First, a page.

A world-class ice skating rink, owned and managed by a former Olympian, is headed to the Leesburg area.
Luiz Taifas and his wife, Mitra Setayesh, are set to decide at month’s end the exact location for the ION International Training Center, a 95,000-square-foot facility that the couple hopes will be the training grounds for the area’s next crop of Olympic ice skaters.
Taifas is a former Olympic figure skater and Romanian national champion, who at one time ranked among the top five in his class worldwide. According to Setayesh, the desire to open a world-class skating training center and ice rink had been “cooking” in her husband’s head for years.
“He started skating at three and was competing at six. At 11, he lived in a hotel with the Romanian Olympic team. His life has been ice rinks and competing and excelling at that,” Setayesh said of her husband. “He’s competed in 58 different countries. He’s always looked at rinks, picked what is good, what is bad and in his head combined all the good and thrown away the bad and had this vision.”
That vision is what propelled the couple toward the goal of opening their own training center, which, although dreamed up for years, began in earnest 10 years ago. Armed with her business background, Setayesh, who at one time owned a language school in Paris, France and now operates an ad agency out of the couple’s Lansdowne home, began putting together a business plan. The couple had long wanted to anchor the business near their home, and the market research confirmed that the Leesburg area was indeed the right place, she recalls. Taifas, who coaches at Skatequest in Reston, also wanted to make sure the training center and rink was not taking away business from, or competing with, the Reston rink or the Ashburn Ice House.
But the couple put the brakes on their plan when the economic recession hit and didn’t restart their journey until just about eight months ago, Setayesh said. With the business plan numbers then largely out of date, it was back to the drawing board. However, once again the numbers all pointed to Leesburg, she said.
With the goal of still being a training center and community ice rink, the couple decided to add an additional component to the plan that could add to the center’s potential—arena seating.
“There’s no ice skating rink between Hershey, PA, and Raleigh, NC, with stadium seating,” Setayesh said.
Adding stadium seating could allow for the center to host events such as Disney on Ice, as well as conventions, competitions and even the Junior Olympics. In the summer months, as the floor is multifunctional, the center could even host concerts and graduation ceremonies for local high schools, Setayesh said.
“There’s a definite need for that,” she said of the latter, as many Loudoun high school students and families still trek to the EagleBank Arena, formerly known as the Patriot Center, at George Mason University in Fairfax for graduation ceremonies.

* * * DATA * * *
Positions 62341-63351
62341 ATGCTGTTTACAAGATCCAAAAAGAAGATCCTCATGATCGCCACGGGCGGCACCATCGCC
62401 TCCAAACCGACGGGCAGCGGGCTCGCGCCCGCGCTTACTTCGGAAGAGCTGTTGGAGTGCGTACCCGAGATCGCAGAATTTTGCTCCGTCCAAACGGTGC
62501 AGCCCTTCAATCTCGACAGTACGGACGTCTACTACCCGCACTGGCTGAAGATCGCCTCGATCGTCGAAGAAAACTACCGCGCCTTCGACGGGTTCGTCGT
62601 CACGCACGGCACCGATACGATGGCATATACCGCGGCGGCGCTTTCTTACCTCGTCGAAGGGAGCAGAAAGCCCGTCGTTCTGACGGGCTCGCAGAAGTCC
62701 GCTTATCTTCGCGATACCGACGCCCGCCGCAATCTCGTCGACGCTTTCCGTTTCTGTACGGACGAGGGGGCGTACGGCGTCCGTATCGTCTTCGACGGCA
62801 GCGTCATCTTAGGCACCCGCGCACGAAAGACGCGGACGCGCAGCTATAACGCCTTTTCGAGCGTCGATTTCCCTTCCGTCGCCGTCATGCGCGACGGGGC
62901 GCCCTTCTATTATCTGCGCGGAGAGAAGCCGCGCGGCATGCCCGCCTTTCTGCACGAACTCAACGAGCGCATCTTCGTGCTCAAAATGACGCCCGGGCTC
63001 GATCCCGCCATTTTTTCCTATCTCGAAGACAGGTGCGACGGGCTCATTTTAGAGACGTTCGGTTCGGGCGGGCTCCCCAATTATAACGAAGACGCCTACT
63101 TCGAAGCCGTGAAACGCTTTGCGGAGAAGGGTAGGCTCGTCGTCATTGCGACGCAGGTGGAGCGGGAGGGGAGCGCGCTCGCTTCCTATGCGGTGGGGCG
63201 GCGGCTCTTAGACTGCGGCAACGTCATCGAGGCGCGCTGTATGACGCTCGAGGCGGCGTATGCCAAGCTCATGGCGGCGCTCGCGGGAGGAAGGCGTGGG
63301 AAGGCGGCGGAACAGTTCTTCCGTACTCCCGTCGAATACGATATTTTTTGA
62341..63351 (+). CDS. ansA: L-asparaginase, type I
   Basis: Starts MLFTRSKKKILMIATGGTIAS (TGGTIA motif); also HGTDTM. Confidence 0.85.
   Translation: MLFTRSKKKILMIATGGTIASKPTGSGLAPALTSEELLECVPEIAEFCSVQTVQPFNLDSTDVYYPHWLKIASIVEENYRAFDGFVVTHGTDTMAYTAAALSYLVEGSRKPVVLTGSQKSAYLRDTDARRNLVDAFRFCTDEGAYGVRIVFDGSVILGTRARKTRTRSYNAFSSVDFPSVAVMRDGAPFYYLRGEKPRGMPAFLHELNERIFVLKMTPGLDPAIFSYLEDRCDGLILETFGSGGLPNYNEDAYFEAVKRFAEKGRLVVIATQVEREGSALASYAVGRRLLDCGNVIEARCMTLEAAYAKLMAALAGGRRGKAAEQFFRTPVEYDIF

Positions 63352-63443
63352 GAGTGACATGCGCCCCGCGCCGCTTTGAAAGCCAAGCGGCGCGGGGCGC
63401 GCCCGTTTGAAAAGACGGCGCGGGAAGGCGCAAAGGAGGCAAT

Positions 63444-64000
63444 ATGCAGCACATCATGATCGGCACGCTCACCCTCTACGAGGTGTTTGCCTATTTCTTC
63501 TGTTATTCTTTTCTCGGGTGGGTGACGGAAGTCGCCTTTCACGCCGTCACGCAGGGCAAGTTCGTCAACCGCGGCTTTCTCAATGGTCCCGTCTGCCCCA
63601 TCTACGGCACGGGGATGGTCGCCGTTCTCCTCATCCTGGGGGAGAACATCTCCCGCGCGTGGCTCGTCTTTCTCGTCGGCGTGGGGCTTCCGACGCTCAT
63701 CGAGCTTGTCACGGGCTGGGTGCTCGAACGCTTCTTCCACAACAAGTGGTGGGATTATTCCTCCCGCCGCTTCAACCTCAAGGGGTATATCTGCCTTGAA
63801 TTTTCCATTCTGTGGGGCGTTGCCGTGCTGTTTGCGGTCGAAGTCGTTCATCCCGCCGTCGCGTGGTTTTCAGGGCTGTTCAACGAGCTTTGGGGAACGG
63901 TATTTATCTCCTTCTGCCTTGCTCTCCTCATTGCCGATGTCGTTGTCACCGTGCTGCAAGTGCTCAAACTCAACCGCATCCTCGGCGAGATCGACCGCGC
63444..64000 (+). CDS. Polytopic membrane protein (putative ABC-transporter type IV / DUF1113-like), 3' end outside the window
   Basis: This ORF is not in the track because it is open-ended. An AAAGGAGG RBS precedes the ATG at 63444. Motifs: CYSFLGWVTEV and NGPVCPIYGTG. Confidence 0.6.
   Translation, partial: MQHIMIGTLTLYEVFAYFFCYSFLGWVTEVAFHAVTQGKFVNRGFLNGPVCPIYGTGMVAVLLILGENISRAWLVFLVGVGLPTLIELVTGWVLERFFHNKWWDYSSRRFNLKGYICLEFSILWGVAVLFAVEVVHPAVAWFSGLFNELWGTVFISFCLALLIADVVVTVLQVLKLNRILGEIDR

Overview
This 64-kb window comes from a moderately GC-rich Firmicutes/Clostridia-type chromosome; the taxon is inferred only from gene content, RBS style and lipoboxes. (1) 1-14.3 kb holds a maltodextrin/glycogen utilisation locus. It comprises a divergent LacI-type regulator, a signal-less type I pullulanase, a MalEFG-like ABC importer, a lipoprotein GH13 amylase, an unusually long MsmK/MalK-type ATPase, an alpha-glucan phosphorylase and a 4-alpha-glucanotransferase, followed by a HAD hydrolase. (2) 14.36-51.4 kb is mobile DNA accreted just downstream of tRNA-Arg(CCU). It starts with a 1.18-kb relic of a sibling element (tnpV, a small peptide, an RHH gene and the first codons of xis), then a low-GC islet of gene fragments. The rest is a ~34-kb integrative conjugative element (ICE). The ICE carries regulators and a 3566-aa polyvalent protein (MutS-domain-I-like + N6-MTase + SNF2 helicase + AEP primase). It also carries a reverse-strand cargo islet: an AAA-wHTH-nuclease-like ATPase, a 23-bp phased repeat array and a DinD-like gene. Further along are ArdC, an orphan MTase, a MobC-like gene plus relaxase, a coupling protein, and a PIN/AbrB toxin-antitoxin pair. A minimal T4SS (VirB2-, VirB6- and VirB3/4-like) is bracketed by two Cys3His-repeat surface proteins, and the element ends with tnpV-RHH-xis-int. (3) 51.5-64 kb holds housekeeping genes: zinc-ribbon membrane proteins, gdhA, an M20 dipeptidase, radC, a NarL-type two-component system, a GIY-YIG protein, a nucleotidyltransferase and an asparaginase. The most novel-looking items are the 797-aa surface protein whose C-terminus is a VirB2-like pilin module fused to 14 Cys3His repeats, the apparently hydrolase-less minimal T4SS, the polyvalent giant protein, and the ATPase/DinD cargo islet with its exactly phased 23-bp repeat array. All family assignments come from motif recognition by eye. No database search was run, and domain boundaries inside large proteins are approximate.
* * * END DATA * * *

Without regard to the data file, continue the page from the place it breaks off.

Being of service to the schools is a priority for the couple. Setayesh notes that currently many area high schools’ hockey teams are forced to practice on asphalt or the gym floor, as time at area ice rinks is extremely limited.
“The only time they get to be on the ice is right before a game or at the game, and then they have to share the ice with the team they’re competing against,” she said.
But while the couple is excited about having a public ice rink and hosting events, the focus of a training center and a high caliber rink is of the utmost importance. Hopes are to attract national and even international tournaments, as well as hockey camps and to serve as a training ground for international athletes. The center aims to have coaches and mentors—both current and former pros— available to young skaters and hockey players. The goal being, Setayesh notes, not only to identify and nurture the students with Olympic or competitive potential, but to help students “to be the best at whatever they can be, whatever that may be.”
To supplement all training programs, the center will have a full-service gym to assist in conditioning for the athletes, as well as a café. Taifas envisions a program that identifies local students who may not have the means to afford hockey or skating equipment, but have an interest to train in the sports. The fees for the equipment and training would be waived as long as the students maintain their training programs as well as adequate academic marks at school, Setayesh said.
The couple hopes to select the location for the center by month’s end. They are choosing between two locations, one inside the Town of Leesburg and one just outside of it. Setayesh said construction will take about a year.
True to its namesake, ION hopes to spread “positive energy” throughout the community, Setayesh said. The story of how the name was settled on is as unique as its mission. Setayesh recalls how she suggested the name to Taifas because of its meaning of positive energy. While she was happy with the name she had long hoped to memorialize Taifas’ late father in some way with the couple’s venture. His father, whose nickname was Nelu, died when Taifas was 21, so he was not able to enjoy all of his son’s success, she said. But he was the driving force behind his son when he was young and learning the ropes of figure skating.
So when she suggested the name ION to Taifas, she was surprised when he chuckled. Before she began to apologize for not yet being able to find a way to capture his father’s influence in the center’s name, Taifas asked her if she remembered what his father’s real name was.
“Yes, it was John,” she responded.
“Do you know how that name is spelled in Romanian,” he asked, with his wife responding to the contrary.